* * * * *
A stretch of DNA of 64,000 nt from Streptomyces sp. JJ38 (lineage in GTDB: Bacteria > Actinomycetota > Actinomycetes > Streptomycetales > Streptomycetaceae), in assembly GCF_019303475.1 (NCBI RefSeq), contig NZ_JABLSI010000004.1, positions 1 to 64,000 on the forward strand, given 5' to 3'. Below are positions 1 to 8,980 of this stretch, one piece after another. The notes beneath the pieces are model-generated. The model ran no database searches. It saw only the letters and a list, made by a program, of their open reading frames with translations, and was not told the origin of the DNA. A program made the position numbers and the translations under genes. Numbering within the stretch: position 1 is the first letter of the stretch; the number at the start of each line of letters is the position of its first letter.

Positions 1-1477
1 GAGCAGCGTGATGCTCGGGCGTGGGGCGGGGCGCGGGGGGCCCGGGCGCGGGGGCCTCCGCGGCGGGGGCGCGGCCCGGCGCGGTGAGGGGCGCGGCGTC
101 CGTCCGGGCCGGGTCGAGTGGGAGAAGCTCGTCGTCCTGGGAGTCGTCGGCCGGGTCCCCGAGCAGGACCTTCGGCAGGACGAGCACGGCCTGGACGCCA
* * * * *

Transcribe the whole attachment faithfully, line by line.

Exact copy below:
A stretch of DNA of 64,000 nt from Streptomyces sp. JJ38 (lineage in GTDB: Bacteria > Actinomycetota > Actinomycetes > Streptomycetales > Streptomycetaceae), in assembly GCF_019303475.1 (NCBI RefSeq), contig NZ_JABLSI010000004.1, positions 1 to 64,000 on the forward strand, given 5' to 3'. Below are positions 1 to 8,980 of this stretch, one piece after another. The notes beneath the pieces are model-generated. The model ran no database searches. It saw only the letters and a list, made by a program, of their open reading frames with translations, and was not told the origin of the DNA. A program made the position numbers and the translations under genes. Numbering within the stretch: position 1 is the first letter of the stretch; the number at the start of each line of letters is the position of its first letter.

Positions 1-1477
1 GAGCAGCGTGATGCTCGGGCGTGGGGCGGGGCGCGGGGGGCCCGGGCGCGGGGGCCTCCGCGGCGGGGGCGCGGCCCGGCGCGGTGAGGGGCGCGGCGTC
101 CGTCCGGGCCGGGTCGAGTGGGAGAAGCTCGTCGTCCTGGGAGTCGTCGGCCGGGTCCCCGAGCAGGACCTTCGGCAGGACGAGCACGGCCTGGACGCCA